Two Point Four is the national statistical average for the amount of children that a typical family would raise in the UK that figure has some what changed recently but was applicable in the nineties. This image pokes fun at this demographic number and exemplifies it by repetition of its themes. This type of dwelling unitising a typical family is specifically constructed on large estates for the purpose of housing first time buyers acquiring affordable property. With its bland uniformity of minimal design and highly reduced lawns and driveways it is imaginable that it could bifurcate into cul-de-sacs infinitely in similar patterns to the bronchioles of the lungs stretching out in massive swathes across brown belt areas of England. The air is alive with the crackle of EMF resonating off the pylons and as much again is being received in different frequencies by satellite dishes, radio and television aerials exasperating the fear of inducing leukaemia. It's a neurotic hell for the working class lot.
Detail of the car from painting 'Two Point Four'.
Detail of  the roof top and pylons from the painting 'Two Point Four " .
Spice Cottage 2012 Acrylic on canvas 8ft by 8ft
This is the latest landscape I have been working on and this scene depicts the East End of London  representing the lowest end of the social income scale and is a locality of which the majority is surviving off welfare or otherwise on a very low income. 
The title of this image 'Spice Cottage' suggests what a Halal fast food outlet may call its self and demonstrates a functional re-appropriation of usage and also the cultural shift that has taken place over time in this impoverished migrant zone. This Victorian building implies that it serves two trades at ground level the shop dispenses blessed processed food through a sterile utilitarian operation and the top red window conspicuously offers one of vice. They are similar in the fact that one serves live flesh and the other dead flesh but nether the less it's a forced co-habitation of contrary ideologies. 
An ad hoc vista is assimilated from the remorseless post war redevelopment that surrounds the subject matter. With an office butted tightly up against the shop with tower blocks rising ominously further behind. A flyover intrudes from above to cut up the city and communities with its inappropriate town planning. This picture clearly shows the rapid demise of the last expansion and social housing plans in the 50's and 60's.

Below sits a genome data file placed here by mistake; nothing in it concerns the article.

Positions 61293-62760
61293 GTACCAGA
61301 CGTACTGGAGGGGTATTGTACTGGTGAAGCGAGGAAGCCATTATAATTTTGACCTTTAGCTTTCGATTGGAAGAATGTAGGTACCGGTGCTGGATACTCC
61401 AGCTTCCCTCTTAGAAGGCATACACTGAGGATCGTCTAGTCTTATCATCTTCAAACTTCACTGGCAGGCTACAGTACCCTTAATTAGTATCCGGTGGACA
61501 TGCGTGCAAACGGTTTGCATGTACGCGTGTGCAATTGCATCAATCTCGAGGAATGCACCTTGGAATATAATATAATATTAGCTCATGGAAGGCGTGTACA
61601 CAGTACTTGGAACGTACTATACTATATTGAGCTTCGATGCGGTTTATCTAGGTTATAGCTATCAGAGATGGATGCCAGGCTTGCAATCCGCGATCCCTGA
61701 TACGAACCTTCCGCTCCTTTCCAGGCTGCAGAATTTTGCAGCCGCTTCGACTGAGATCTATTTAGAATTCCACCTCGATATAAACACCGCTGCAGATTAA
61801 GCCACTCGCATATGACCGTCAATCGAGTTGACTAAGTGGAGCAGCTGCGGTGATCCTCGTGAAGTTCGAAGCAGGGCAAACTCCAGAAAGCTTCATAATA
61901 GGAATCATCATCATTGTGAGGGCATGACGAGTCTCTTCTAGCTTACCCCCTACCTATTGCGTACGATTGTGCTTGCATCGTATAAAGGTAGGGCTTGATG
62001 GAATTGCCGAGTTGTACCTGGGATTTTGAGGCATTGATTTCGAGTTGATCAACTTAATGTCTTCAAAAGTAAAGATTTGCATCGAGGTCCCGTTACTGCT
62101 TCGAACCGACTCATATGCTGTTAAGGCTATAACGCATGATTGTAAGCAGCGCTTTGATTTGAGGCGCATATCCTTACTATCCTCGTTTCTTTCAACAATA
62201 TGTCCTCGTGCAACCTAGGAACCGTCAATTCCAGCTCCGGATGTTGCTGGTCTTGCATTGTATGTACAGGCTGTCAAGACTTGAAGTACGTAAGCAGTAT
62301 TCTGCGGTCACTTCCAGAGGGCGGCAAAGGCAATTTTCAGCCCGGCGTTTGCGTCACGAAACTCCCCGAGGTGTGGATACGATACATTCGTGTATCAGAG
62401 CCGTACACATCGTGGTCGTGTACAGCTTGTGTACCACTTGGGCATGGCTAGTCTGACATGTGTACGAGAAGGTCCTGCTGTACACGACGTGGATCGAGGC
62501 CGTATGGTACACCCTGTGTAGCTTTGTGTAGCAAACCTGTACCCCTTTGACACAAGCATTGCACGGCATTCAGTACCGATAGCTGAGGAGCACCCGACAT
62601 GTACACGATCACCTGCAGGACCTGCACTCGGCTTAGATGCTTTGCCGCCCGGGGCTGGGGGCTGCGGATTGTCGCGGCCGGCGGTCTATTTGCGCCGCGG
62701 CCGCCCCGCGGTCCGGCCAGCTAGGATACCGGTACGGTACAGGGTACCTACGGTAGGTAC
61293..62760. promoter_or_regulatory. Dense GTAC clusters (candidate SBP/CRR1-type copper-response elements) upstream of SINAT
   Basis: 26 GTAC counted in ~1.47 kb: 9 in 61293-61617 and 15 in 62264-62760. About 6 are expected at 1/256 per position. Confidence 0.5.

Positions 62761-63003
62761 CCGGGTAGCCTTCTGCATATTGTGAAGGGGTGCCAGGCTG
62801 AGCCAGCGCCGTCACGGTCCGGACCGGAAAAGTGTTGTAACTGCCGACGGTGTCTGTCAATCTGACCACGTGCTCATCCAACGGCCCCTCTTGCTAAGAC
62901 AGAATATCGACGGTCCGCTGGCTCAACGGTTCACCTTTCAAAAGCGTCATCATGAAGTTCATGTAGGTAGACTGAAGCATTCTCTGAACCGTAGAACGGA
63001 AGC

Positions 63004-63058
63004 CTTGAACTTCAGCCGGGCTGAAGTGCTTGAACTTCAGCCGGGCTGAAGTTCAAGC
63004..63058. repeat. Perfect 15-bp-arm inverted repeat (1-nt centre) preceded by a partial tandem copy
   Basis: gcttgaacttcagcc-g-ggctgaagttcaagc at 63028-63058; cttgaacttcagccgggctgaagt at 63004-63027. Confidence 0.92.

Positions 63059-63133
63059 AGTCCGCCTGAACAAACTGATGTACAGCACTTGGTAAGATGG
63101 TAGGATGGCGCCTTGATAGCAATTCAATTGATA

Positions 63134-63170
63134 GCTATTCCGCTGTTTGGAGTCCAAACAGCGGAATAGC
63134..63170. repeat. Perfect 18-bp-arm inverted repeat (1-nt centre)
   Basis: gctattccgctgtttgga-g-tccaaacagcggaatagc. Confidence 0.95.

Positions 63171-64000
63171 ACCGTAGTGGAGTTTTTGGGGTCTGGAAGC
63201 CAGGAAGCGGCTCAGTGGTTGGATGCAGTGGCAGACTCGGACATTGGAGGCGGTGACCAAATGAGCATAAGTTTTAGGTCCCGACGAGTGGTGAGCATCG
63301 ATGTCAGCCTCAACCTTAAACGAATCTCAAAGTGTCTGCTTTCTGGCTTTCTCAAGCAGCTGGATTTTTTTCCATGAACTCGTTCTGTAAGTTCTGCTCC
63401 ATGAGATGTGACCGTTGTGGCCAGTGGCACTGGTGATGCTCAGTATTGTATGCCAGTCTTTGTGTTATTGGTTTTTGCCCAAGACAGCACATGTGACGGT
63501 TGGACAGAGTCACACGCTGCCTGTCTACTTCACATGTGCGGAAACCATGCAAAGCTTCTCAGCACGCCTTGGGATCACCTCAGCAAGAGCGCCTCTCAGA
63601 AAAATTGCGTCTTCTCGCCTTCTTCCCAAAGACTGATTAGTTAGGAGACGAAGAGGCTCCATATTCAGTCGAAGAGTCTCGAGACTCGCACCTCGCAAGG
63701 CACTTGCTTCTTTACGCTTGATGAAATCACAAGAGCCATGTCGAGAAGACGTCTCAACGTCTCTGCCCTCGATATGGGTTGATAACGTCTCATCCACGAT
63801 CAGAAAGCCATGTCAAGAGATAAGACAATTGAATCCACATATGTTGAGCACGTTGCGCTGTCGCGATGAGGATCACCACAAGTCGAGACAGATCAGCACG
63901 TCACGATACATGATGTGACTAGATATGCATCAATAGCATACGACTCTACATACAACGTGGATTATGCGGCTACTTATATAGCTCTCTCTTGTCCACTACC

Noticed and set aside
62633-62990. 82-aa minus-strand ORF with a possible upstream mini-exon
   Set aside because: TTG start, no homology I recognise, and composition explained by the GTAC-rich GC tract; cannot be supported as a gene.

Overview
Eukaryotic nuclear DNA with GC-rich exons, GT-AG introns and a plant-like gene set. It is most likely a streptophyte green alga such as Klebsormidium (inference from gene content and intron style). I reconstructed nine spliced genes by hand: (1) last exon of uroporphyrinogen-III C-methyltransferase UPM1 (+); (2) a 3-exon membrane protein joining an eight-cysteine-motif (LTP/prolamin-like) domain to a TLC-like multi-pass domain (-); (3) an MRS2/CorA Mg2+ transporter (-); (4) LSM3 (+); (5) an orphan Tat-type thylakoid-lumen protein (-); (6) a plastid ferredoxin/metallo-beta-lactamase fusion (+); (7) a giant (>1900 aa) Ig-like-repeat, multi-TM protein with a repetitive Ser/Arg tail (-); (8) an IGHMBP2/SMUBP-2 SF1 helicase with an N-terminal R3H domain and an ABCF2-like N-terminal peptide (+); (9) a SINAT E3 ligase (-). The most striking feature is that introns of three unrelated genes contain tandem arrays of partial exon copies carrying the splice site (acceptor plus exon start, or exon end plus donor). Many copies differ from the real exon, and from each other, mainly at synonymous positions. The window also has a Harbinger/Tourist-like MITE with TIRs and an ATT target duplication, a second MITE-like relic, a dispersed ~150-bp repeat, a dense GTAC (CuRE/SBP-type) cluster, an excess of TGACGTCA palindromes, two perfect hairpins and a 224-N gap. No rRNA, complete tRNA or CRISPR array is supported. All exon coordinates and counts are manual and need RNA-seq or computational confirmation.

Detail of the tower block from the painting 'Spice Cottage'
Habitation and Social Economy

I will attempt to rationalize the series of paintings that I am embarking on, some are complete and some are yet to be painted. I will give an overall explanation on the context and meaning but also align these paintings to photo-realism and its concurrency to hyperrealism but also how it departs from the latter. I will also rationalize my psychological impulse for creating these paintings and explain to a certain extent the methodology of production.
These six paintings I am working on a documentary and critique of class and social economy. The body of work comments on the irony of the income scale structure that predetermines the habitation of our failed utopias. To compound this further the work demonstrates the pervasive infrastructure that is a persistent reminder of the inescapable dependency from the system we are assimilated into. This series has similar notions to Daniel Defoe's A tour thro' the Whole Island of Great Britain 1724 to 1726 which was a survey of industrial England and re-enacted as a film by Patrick Keiller titled Robinson in Space 1997. The paintings are laden with its suggestions of industry and infrastructure however the paintings point more specifically at the domicile. 

This approach of a documentary style as one would assume seems to follow the same intentions as the photo-realists. This is not the case as this group did not pursue the agenda and was only implied by uninformed critics. However it was the purpose of the photo-realists to depict the immediate social landscape and recreate it explicitly. These paintings follow this concept but with an added attribute of conscious anthropology and the intention with these paintings it to produce procedural bracketing of property value and social economic class.